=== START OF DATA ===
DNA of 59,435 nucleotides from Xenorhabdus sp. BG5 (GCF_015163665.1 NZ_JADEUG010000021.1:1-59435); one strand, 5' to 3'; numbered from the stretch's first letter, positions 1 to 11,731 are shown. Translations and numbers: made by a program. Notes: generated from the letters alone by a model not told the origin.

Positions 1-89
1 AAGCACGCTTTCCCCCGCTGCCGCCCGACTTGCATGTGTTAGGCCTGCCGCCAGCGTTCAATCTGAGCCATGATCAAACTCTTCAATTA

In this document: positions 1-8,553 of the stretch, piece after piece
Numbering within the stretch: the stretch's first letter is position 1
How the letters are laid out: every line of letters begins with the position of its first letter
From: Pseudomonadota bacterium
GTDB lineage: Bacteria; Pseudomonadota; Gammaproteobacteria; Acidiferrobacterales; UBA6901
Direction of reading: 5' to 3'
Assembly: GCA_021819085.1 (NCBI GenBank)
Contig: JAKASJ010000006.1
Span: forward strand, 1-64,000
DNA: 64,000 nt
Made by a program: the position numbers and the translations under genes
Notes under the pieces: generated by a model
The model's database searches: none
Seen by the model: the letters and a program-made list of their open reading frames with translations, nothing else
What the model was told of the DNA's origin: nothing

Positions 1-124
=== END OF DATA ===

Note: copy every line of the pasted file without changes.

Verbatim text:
DNA of 59,435 nucleotides from Xenorhabdus sp. BG5 (GCF_015163665.1 NZ_JADEUG010000021.1:1-59435); one strand, 5' to 3'; numbered from the stretch's first letter, positions 1 to 11,731 are shown. Translations and numbers: made by a program. Notes: generated from the letters alone by a model not told the origin.

Positions 1-89
1 AAGCACGCTTTCCCCCGCTGCCGCCCGACTTGCATGTGTTAGGCCTGCCGCCAGCGTTCAATCTGAGCCATGATCAAACTCTTCAATTA

In this document: positions 1-8,553 of the stretch, piece after piece
Numbering within the stretch: the stretch's first letter is position 1
How the letters are laid out: every line of letters begins with the position of its first letter
From: Pseudomonadota bacterium
GTDB lineage: Bacteria; Pseudomonadota; Gammaproteobacteria; Acidiferrobacterales; UBA6901
Direction of reading: 5' to 3'
Assembly: GCA_021819085.1 (NCBI GenBank)
Contig: JAKASJ010000006.1
Span: forward strand, 1-64,000
DNA: 64,000 nt
Made by a program: the position numbers and the translations under genes
Notes under the pieces: generated by a model
The model's database searches: none
Seen by the model: the letters and a program-made list of their open reading frames with translations, nothing else
What the model was told of the DNA's origin: nothing

Positions 1-124